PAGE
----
Coastal oak-beech forest on Fisher's Island Gregory J. Edinger

Coastal oak-beech forest on Fisher's Island
Gregory J. Edinger

System
Terrestrial
Subsystem
Forested Uplands
State Protection
Not Listed
Not listed or protected by New York State.
Federal Protection
Not Listed
State Conservation Status Rank
S3
Vulnerable in New York - Vulnerable to disappearing from New York due to rarity or other factors (but not currently imperiled); typically 21 to 80 populations or locations in New York, few individuals, restricted range, few remaining acres (or miles of stream), and/or recent and widespread declines.
Global Conservation Status Rank
G4
Apparently Secure globally - Uncommon in the world but not rare; usually widespread, but may be rare in some parts of its range; possibly some cause for long-term concern due to declines or other factors.

Summary

Did you know?

Beech-drops (Epifagus virginiana) is a characteristic species of coastal oak-beech forests. This parasitic plant is nearly white from lack of chlorophyll and grows only on the roots of beech trees. Instead of leaves, beech-drops have inconspicuous, ovate yellowish-purple scales. Beech-drops bloom from August to October, producing two-lipped flowers with purplish markings.

State Ranking Justification

There are an estimated 25 to 100 extant occurrences statewide. The several documented occurrences have good viability and most are protected on private or public conservation land. The community is restricted to interior portions of the coastal lowlands in Suffolk and Richmond Counties and is concentrated on the north-facing slopes of moraines. The acreage, extent, and condition of coastal oak-beech forests in New York are suspected to be declining. They are vulnerable to fragmentation and extirpation by continued residential development, including golf course creation and expansion. Beech bark disease is another increasingly pervasive threat.

Short-term Trends

The acreage, extent, and condition of coastal oak-beech forests in New York are suspected to be declining, primarily due to fragmentation and extirpation from residential development, beech bark disease, heavy deer browse, and exotic species invasion.

Long-term Trends

The number, extent, and viability of coastal oak-beech forests in New York are suspected to have declined substantially over the long-term. These declines are likely correlated with coastal development and associated changes in landscape connectivity.

Conservation and Management

Threats

Coastal oak-beech forests are vulnerable to fragmentation and extirpation by continued residential development, including golf course creation and expansion. The community is also threatened by beech bark disease, which causes significant mortality and defect in American beech (Fagus grandifolia). The disease results when bark, attacked and altered by the beech scale (Cryptococcus fagisuga), is invaded and killed by fungi, primarily Nectria coccinea var. faginata and sometimes N. galligena (Houston and O'Brien 1983). Heavy deer browse and exotic species invasion are additional threats.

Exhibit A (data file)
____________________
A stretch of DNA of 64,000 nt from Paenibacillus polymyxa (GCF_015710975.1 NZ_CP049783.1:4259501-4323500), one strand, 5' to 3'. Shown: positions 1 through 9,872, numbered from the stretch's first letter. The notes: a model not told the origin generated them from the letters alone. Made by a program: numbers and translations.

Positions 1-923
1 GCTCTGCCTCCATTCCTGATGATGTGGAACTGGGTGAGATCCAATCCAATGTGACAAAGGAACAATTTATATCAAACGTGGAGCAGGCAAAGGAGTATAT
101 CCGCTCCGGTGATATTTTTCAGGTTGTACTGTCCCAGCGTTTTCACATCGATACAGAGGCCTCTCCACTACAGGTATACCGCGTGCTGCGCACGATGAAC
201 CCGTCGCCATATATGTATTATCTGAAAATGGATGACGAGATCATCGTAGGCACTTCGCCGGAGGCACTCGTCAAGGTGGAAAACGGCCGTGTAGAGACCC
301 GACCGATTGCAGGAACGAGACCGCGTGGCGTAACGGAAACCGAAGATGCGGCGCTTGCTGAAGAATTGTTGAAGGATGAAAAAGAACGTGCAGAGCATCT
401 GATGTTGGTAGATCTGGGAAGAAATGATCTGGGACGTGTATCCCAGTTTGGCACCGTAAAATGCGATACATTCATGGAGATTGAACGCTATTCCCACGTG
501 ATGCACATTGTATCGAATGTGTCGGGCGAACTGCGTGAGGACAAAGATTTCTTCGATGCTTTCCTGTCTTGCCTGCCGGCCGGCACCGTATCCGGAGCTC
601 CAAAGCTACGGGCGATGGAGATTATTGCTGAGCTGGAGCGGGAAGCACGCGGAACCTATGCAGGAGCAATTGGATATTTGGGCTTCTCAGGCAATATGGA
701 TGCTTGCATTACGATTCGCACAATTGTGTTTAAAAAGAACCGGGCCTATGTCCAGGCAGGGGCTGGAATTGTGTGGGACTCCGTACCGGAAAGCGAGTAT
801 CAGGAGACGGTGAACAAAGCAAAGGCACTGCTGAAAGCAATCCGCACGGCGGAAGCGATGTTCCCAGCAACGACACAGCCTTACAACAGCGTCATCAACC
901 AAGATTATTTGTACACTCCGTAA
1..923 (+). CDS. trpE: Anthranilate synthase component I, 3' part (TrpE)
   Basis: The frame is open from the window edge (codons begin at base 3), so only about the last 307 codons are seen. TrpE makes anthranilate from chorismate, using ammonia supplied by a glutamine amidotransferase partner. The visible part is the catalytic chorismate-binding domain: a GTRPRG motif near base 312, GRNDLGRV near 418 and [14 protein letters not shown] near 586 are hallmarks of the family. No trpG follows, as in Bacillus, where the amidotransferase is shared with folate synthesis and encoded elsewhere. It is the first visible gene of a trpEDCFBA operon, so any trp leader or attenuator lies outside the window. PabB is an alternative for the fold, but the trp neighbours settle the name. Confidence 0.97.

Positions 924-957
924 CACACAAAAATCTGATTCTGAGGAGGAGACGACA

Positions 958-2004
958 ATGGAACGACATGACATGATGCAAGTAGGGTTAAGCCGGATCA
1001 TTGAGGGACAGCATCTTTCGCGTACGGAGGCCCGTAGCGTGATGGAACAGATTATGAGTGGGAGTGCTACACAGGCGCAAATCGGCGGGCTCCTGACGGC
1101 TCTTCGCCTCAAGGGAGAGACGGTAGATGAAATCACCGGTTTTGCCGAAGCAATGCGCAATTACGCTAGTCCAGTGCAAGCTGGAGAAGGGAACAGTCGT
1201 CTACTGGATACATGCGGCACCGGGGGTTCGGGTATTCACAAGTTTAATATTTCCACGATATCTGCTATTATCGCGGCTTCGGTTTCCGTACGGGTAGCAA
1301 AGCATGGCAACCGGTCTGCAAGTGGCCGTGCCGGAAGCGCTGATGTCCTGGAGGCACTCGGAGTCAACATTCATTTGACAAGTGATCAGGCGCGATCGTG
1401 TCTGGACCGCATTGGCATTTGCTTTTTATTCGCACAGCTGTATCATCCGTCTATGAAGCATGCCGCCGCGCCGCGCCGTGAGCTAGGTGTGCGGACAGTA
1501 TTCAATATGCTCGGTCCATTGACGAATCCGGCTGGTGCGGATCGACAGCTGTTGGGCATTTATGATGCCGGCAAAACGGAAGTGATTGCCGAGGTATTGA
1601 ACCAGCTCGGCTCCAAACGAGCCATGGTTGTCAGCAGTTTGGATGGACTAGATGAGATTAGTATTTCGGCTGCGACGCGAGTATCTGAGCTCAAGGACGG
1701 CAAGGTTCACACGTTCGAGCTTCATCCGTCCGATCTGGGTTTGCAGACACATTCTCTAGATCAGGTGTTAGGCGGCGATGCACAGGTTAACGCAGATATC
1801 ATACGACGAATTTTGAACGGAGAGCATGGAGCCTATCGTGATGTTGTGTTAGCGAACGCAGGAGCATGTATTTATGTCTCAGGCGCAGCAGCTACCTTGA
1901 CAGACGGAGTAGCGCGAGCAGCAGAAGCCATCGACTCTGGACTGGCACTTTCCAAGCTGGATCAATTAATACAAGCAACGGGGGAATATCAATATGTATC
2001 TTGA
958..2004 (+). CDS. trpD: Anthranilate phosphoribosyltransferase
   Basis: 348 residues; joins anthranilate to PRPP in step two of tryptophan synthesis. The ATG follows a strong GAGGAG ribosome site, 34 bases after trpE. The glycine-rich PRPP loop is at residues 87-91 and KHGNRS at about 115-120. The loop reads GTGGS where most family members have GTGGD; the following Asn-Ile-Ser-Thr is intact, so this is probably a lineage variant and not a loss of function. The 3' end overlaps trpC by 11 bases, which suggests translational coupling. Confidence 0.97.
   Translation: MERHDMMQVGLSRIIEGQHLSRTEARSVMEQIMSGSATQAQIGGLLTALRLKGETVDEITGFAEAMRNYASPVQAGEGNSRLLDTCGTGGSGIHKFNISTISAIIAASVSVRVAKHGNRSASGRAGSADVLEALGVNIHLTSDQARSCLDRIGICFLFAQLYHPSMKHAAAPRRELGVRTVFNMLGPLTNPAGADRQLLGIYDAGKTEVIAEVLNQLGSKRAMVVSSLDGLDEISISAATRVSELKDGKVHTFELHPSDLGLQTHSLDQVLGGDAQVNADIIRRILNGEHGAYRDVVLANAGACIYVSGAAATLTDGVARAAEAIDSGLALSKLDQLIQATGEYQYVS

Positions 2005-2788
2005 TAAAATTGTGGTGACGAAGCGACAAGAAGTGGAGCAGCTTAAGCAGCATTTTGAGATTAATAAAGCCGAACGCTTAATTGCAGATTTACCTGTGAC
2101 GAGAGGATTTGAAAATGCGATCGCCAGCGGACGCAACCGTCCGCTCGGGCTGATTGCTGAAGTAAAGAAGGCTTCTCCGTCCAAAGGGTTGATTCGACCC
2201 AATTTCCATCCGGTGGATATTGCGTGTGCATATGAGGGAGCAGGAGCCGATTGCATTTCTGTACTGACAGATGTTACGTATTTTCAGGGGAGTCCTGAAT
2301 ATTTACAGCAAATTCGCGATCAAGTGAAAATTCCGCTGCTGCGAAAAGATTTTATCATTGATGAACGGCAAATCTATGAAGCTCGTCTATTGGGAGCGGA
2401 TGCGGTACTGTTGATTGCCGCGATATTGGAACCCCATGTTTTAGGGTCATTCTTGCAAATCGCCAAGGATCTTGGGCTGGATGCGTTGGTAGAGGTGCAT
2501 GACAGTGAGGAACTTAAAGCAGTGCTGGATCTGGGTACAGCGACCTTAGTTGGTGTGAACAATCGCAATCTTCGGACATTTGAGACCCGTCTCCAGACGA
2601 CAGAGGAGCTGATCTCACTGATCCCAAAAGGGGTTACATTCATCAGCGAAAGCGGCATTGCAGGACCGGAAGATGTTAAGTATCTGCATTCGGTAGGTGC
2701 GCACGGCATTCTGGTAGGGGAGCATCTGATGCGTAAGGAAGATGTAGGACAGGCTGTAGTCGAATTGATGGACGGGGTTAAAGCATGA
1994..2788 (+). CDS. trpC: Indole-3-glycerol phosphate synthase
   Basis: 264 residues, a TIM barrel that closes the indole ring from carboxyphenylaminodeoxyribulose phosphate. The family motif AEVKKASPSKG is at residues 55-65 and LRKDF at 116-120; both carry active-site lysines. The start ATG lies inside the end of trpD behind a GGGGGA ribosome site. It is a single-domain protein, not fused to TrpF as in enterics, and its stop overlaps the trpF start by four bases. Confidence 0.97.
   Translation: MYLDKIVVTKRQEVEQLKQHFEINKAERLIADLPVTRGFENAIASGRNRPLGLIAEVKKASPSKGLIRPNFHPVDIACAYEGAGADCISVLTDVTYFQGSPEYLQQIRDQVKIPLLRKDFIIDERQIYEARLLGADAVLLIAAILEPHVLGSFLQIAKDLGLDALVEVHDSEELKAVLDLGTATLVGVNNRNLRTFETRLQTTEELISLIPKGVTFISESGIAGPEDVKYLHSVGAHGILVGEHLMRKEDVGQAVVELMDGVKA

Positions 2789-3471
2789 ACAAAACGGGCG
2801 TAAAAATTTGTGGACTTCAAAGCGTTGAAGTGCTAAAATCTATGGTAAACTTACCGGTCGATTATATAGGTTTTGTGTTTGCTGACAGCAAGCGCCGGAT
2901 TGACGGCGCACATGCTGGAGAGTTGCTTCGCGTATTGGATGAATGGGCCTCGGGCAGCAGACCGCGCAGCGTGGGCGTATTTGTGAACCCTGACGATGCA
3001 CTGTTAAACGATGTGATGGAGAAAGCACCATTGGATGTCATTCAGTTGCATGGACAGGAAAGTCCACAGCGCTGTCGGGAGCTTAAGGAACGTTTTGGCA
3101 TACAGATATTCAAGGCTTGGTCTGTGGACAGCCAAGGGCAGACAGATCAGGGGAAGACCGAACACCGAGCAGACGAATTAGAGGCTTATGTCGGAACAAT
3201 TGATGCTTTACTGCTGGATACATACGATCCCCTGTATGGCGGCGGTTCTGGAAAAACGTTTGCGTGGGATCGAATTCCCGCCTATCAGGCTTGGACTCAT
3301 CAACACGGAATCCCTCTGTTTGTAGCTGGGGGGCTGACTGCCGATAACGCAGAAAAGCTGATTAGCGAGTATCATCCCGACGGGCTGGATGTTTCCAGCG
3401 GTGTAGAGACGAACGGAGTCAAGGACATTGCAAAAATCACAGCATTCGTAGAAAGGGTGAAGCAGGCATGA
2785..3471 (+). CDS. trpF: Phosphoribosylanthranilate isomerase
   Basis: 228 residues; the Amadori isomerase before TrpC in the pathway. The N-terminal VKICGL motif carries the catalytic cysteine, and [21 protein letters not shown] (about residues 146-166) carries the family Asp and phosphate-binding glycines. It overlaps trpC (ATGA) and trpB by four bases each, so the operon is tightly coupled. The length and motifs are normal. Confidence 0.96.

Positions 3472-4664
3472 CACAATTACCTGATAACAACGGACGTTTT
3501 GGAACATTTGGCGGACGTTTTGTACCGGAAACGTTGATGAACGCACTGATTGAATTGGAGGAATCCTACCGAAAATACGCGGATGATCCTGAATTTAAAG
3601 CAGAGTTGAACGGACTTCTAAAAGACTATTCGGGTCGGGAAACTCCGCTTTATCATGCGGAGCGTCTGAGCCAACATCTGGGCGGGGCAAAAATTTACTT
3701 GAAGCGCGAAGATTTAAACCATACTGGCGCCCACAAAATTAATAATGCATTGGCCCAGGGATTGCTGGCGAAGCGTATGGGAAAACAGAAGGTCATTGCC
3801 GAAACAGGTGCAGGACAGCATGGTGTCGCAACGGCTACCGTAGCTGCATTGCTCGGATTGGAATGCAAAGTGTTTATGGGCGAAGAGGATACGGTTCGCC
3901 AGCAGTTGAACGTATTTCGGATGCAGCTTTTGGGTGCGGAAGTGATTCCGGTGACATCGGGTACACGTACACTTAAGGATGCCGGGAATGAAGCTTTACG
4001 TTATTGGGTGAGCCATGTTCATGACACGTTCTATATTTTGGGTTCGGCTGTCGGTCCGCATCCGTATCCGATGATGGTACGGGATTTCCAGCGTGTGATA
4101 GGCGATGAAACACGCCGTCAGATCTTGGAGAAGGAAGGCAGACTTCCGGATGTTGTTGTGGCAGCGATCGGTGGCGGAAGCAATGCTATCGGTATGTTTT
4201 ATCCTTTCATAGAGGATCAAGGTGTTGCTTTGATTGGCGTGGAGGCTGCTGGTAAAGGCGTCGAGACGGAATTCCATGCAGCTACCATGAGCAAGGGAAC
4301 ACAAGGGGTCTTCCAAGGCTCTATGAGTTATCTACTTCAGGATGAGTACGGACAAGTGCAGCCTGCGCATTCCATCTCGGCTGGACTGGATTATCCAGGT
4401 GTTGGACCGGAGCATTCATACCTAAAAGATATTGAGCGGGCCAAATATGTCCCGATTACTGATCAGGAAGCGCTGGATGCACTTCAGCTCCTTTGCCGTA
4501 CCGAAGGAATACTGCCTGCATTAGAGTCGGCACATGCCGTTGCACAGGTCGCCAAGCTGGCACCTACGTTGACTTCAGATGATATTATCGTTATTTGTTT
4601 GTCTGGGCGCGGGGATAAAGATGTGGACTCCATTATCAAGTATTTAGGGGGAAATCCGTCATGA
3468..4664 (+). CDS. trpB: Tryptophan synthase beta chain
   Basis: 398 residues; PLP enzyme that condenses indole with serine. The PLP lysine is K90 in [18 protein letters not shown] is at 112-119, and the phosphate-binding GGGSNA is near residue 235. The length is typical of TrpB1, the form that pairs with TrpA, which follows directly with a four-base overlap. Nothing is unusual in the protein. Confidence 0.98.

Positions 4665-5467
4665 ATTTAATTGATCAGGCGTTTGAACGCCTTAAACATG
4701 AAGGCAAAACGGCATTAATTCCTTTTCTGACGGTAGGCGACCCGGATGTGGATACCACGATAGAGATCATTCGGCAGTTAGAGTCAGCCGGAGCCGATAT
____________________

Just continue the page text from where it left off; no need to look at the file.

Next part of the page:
Conservation Strategies and Management Practices

To promote a dynamic forest mosaic, allow natural processes, including gap formation from blowdowns and tree mortality as well as in-place decomposition of fallen coarse woody debris and standing snags, to operate, particularly in mature and old growth examples (Spies and Turner 1999). Management efforts should focus on the control or local eradication of invasive exotic plants and the reduction of white-tailed deer densities. Consider deer exclosures or population management, particularly if studies confirm that canopy species recruitment is being affected by heavy browse. Generally, management should focus on activities that help maintain regeneration of the species associated with this community. Deer have been shown to have negative effects on forest understories (Miller et al. 1992, Augustine and French 1998, Knight 2003) and management efforts should strive to ensure that tree and shrub seedlings are not so heavily browsed that they cannot replace overstory trees. If active forestry must occur, use silvicultural techniques and extended rotation intervals that promote regeneration of a diversity of canopy, subcanopy, and shrub species over time (Busby et al. 2009) while avoiding or minimizing both short-term and persistent residual disturbances such as soil compaction, loss of canopy cover due to logging road construction, and the unintended introduction of invasive exotic plants.